Wathen v. Scala et al, No. 2:2008cv02212 - Document 67 (D. Ariz. 2010)

Court Description: ORDER GRANTING Demetri Soto, Edith Martinez, and John Scala's motion 45 to dismiss with prejudice. This, of course, is without prejudice to the right of plaintiff to bring an action in state court for wrongful death. IT IS FURTHER ORDERED DENY ING defendants' motion 65 for extension of time to file a dispositive motion on grounds of mootness. Together with our Order of August 25, 2009 doc. 34 , all the claims against all the parties have been resolved. The clerk shall enter final judgment. Signed by Judge Frederick J Martone on 5/13/10.(KMG)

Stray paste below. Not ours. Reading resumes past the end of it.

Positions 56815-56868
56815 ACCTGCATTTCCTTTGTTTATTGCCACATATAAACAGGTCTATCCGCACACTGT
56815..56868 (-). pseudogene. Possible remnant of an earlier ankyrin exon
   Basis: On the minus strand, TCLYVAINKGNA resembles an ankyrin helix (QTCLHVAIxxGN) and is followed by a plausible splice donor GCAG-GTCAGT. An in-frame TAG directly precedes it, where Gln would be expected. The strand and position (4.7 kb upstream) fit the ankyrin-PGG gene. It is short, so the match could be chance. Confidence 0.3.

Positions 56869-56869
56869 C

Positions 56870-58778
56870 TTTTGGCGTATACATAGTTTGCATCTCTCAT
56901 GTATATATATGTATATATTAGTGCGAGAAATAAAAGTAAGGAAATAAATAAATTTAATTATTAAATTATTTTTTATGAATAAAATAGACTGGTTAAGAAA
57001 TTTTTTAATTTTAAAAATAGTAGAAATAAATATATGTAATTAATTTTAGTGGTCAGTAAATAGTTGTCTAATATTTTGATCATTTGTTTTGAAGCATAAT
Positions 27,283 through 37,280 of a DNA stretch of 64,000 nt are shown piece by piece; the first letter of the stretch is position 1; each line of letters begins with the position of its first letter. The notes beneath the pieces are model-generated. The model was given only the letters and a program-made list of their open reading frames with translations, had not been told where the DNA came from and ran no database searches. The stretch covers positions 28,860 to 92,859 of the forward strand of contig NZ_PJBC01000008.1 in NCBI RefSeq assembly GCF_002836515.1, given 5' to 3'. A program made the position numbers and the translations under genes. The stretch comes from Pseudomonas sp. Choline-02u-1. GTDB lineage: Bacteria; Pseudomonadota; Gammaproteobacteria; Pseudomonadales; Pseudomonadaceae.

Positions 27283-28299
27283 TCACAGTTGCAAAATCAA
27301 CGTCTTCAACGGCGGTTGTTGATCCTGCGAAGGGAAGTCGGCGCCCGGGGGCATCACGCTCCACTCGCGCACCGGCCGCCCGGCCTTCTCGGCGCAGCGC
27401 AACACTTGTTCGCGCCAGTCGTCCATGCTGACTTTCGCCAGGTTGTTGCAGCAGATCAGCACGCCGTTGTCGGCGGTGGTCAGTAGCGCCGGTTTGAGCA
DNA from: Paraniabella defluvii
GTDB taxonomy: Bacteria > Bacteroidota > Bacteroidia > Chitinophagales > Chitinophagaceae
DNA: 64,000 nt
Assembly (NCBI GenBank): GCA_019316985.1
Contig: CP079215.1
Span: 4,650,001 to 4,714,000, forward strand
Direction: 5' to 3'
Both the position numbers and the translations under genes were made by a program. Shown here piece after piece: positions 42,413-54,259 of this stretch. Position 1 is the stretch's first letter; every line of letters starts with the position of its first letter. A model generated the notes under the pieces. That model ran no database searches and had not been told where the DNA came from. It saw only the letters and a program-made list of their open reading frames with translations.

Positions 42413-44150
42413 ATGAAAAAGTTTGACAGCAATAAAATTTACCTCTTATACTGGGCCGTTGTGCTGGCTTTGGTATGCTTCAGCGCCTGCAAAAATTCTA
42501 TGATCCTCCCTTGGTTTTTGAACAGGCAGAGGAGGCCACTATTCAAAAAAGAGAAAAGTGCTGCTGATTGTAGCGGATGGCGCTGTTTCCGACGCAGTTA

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Wathen v. Scala et al 1 Doc. 67 WO 2 3 4 5 NOT FOR PUBLICATION 6 IN THE UNITED STATES DISTRICT COURT 7 FOR THE DISTRICT OF ARIZONA 8 9 10 11 12 13 14 15 Vera Wathen, surviving spouse and) personal representative of the Estate of) ) Christopher E. Wathen, deceased, ) ) Plaintiff, ) ) vs. ) ) ) John Scala, et al., ) ) Defendants. ) ) No. CV-08-02212-PHX-FJM ORDER 16 17 The court has before it defendants Demetri Soto, Edith Martinez, and John Scala’s 18 motion to dismiss (doc. 45), plaintiff Vera Wathen’s response (doc. 50), and defendants’ 19 reply (doc. 53). We also have before us defendants’ inquiry as to the status of their motion 20 (doc. 64), and their motion for extension of time to file a dispositive motion (doc. 65). 21 I. 22 On December 4, 2006, Christopher Wathen, plaintiff’s late husband, was severely 23 beaten by two fellow inmates at the Arizona State Prison Complex-Yuma in San Luis, 24 Arizona. Aaron Chambers and Christopher Harley attacked Wathen in the prison yard while 25 he was in line with other inmates to go to a dining area. He died from his injuries after being 26 taken to a hospital. 27 Around 7:00 A.M. on the day of the attack, plaintiff alleges that Officer Soto allowed 28 Dockets.Justia.com 1 Chambers to leave his housing unit and proceed through the prison yard to the dining area 2 for an early meal. According to plaintiff, he was only authorized to be in his cell or on the 3 recreation field during the early meal. Officer Martinez allegedly saw Chambers in line for 4 the early meal, but she did not direct him back to his cell. At 7:35 A.M., Sergeant Scala 5 allegedly instructed Chambers to leave the dining area and return to his housing unit, but he 6 did not escort him or notify the housing unit or the prison yard tower of the inmate’s 7 movements, contrary to procedure. At 7:48 A.M., Scala allowed Harley to leave the dining 8 area and proceed through the yard to a medical unit for an 8:00 A.M. appointment, but he did 9 not escort him or notify the medical unit or the tower. Chambers and Harley then attacked 10 Wathen in the yard in front of the housing unit. 11 Plaintiff alleges “upon information and belief” that defendants “knew of the plan to 12 attack Mr. Wathen and facilitated the attack” by either allowing Chambers to leave the 13 housing unit, allowing him to remain in the yard, or allowing Chambers and Harley to enter 14 the yard from the dining area. Amended Complaint ¶¶ 18, 24, 27. She also alleges that 15 defendants conspired to facilitate the attack, as evidenced by their coordinated behavior. 16 Alternatively, she alleges that defendants “should have detected and prevented the attack on 17 Mr. Wathen, or should have taken reasonable precautions to protect Mr. Wathen from the 18 attack, or acted with callous indifference to the attack on Mr. Wathen.” Id. 19 In December 2008, plaintiff filed this action under 42 U.S.C. § 1983 alleging 20 violations of the Eighth and Fourteenth Amendments on behalf of Wathen’s estate and 21 herself as a surviving spouse. Along with claims against the Director of the Arizona 22 Department of Corrections and the prison warden, she alleged that unidentified correctional 23 officers failed to intervene adequately when Wathen was attacked. In May 2009, plaintiff 24 amended her complaint to name defendants and include the above allegations specific to 25 them. We granted a motion to dismiss by the ADOC director and prison warden in our Order 26 of August 25, 2009 (doc. 34). In October 2009, defendants moved to dismiss for failure to 27 state a claim and on the basis of qualified immunity. Unfortunately, their motion remained 28 pending due to administrative oversight. -2- 1 II. 2 Prison officials who fail to protect inmates from violence at the hands of other inmates 3 through deliberate indifference to a substantial risk of serious harm violate the Eighth 4 Amendment. Farmer v. Brennan, 511 U.S. 825, 833, 114 S. Ct. 1970, 1976 (1994). To state 5 a claim under § 1983 and the Eighth Amendment, plaintiff must show that defendants knew 6 of and disregarded an excessive risk to inmate safety. Id. at 837, 1979. That is, defendants 7 must have been aware of facts from which the inference could be drawn that a substantial 8 risk of serious harm existed, and they must have drawn the inference. Id. 9 Defendants contend that plaintiff’s allegations concerning their knowledge of a plan 10 to attack Wathen and their intentions to facilitate such an attack should not be accepted as 11 true. We agree. Under Rule 8(a)(2), Fed. R. Civ. P., a complaint must contain sufficient 12 factual allegations to state a plausible claim for relief. Ashcroft v. Iqbal, __ U.S. __, __, 129 13 S. Ct. 1937, 1949 (2009). We must accept factual allegations as true and draw reasonable 14 inferences from them in plaintiff’s favor, but we need not accept the truth of legal 15 conclusions couched as factual allegations. Id. at __, 1949-50. Plaintiff’s allegations that 16 defendants knew of and intentionally facilitated the attack on Wathen are conclusory and 17 stated merely on information and belief. Plaintiff concedes that she lacks factual support for 18 these allegations beyond what she describes as defendants’ coordinated behavior. Allowing 19 Chambers to attend the early meal, failing to direct him back to his cell, and instructing 20 Chambers and Harley to cross a prison yard, however, do not suggest that defendants 21 coordinated their behavior, knew of a plan to attack Wathen, or intentionally facilitated one. 22 Next, defendants argue that plaintiff’s remaining allegations are insufficient to state 23 a claim for deliberate indifference under the Eighth Amendment. In response, plaintiff 24 asserts that she had difficulty obtaining information necessary to state a claim, and she offers 25 additional facts not included in her amended complaint. We will consider these issues below. 26 On the face of the amended complaint, plaintiff’s allegations do not support a reasonable 27 inference that Chambers lacked authorization to attend the early meal because he posed a 28 substantial risk of serious harm to the other inmates, or that he or Harley otherwise posed -3- 1 such a risk. Thus, the allegations that Soto and Martinez allowed Chambers to leave a 2 housing unit and stay in line for the early meal are insufficient to allege deliberate 3 indifference to an excessive risk to inmate safety. Moreover, while Scala’s alleged failure 4 to follow procedure by escorting Chambers and Harley or notifying someone of their 5 movements when he directed them to cross the prison yard may suggest negligence, it is 6 insufficient to state a plausible claim under the Eighth Amendment’s deliberate indifference 7 standard. See Farmer, 511 U.S. at 836, 114 S. Ct. at 1978 (requiring subjective recklessness 8 instead of mere negligence to show deliberate indifference). 9 Plaintiff’s failure to adequately plead deliberate indifference under the Eighth 10 Amendment defeats all of her claims. Her § 1983 claim on behalf of Wathen’s estate fails 11 in the absence of an Eighth Amendment violation. Id. at 837, 1979. She also alleges a 12 personal § 1983 claim under the Fourteenth Amendment on the theory that Wathen’s death 13 deprived her of a liberty interest in familial association without due process. However, the 14 general standard for such a claim is “shocks the conscience,” of which “deliberate 15 indifference” is a subset. Porter v. Osborn, 546 F.3d 1131, 1137 (9th Cir. 2008). Because 16 deliberate indifference is the standard most applicable to the facts of this case, plaintiff’s 17 personal § 1983 claim fails as well. Moreover, plaintiff’s § 1983 claim based on a 18 conspiracy to violate constitutional rights cannot stand without a constitutional violation. 19 San Diego Police Officers’ Ass’n v. San Diego Employees’ Ret. Sys., 568 F.3d 725, 740 (9th 20 Cir. 2009). Thus, plaintiff’s claims are subject to dismissal. 21 Defendants also maintain that plaintiff’s claims must be dismissed because they are 22 entitled to qualified immunity. “The doctrine of qualified immunity protects government 23 officials from liability for civil damages insofar as their conduct does not violate clearly 24 established statutory or constitutional rights of which a reasonable person would have 25 known.” Pearson v. Callahan, __ U.S. __, __, 129 S. Ct. 808, 815 (2009) (quotation 26 omitted). As just discussed, plaintiff fails to state a claim against defendants based on their 27 violation of a statutory or constitutional right. Therefore, we conclude that defendants are 28 entitled to qualified immunity. -4- 1 Finally, we must decide whether to dismiss plaintiff’s claims with prejudice. We need 2 not grant leave to amend where it would prejudice the opposing party, it is sought in bad 3 faith, it would produce an undue delay, or it is futile. AmerisourceBergen Corp. v. Dialysist 4 W., Inc., 465 F.3d 946, 951(9th Cir. 2006). Given the context of this case and her difficulties 5 obtaining information, plaintiff contends that she should be allowed to development her 6 claims through formal discovery. The Federal Rules of Civil Procedure do not permit the 7 development of insufficient complaints through the discovery process, however, and this is 8 particularly important where government officials are entitled to qualified immunity. Iqbal, 9 __ U.S. at __, 129 S. Ct. at 1953. 10 Plaintiff also offers additional facts in her response that we will consider in our 11 inquiry. First, she alleges that Chambers and Harley had known gang affiliations. These 12 allegations would not change the result of our analysis under the deliberate indifference 13 standard. Second, she attaches an internal memorandum from the prison, which apparently 14 formed the basis of her amended complaint. The memorandum includes information that 15 tends to undermine plaintiff’s claims. It clarifies that Chambers was not authorized to go to 16 the early meal because he was part of an “AM Trash Crew” that was not to be sent to work 17 until the completion of the morning meal. Response, Ex. A at 10. The memorandum also 18 suggests that, after Scala directed Chambers to return to his housing unit, Martinez noticed 19 that he was in the yard without authorization and notified the tower to make a “yard out-call.” 20 Id. at 13. Plaintiff does not point to additional information from the memorandum that would 21 support her claims, and we find none. Because amendment would be futile, we grant 22 defendants’ motion to dismiss plaintiff’s claims with prejudice. 23 IT IS THEREFORE ORDERED GRANTING Demetri Soto, Edith Martinez, and 24 John Scala’s motion to dismiss with prejudice (doc. 45). This, of course, is without prejudice 25 to the right of plaintiff to bring an action in state court for wrongful death. 26 27 28 IT IS FURTHER ORDERED DENYING defendants’ motion for extension of time to file a dispositive motion on grounds of mootness (doc. 65). Together with our Order of August 25, 2009 (doc. 34), all the claims against all the -5- 1 2 parties have been resolved. The clerk shall enter final judgment. DATED this 13th day of May, 2010. 3 4 5 6 7 8 9 10 11 12 13 14 15 16 17 18 19 20 21 22 23 24 25 26 27 28 -6-